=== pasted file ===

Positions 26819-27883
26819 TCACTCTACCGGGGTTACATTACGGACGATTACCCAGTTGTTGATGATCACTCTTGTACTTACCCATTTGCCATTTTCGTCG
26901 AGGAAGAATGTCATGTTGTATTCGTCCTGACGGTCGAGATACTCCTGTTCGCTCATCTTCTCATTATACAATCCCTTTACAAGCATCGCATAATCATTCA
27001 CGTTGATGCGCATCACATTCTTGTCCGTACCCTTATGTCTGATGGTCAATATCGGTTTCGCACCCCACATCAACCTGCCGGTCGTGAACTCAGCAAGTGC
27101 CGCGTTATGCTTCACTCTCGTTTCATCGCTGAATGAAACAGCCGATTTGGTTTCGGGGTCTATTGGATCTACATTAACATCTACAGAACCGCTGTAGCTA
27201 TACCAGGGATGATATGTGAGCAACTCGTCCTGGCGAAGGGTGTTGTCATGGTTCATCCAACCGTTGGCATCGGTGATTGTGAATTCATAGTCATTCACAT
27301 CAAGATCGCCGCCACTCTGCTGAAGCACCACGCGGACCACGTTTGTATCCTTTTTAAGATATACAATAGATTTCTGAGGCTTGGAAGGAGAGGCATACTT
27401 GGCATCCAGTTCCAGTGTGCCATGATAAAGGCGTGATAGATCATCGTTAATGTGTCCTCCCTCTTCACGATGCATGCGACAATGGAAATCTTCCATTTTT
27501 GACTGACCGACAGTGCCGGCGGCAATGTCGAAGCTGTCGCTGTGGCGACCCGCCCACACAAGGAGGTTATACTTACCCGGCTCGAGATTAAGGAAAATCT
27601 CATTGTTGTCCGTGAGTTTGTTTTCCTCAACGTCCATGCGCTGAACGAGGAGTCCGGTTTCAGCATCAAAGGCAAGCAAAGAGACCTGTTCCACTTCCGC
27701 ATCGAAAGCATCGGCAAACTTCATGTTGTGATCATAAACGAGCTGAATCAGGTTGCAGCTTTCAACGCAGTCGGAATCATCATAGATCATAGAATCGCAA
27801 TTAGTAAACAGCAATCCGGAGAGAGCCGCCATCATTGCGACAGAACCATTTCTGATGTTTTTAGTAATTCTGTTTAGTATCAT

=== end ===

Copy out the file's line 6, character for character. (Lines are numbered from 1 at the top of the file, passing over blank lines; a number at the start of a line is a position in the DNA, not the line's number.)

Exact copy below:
27201 TACCAGGGATGATATGTGAGCAACTCGTCCTGGCGAAGGGTGTTGTCATGGTTCATCCAACCGTTGGCATCGGTGATTGTGAATTCATAGTCATTCACAT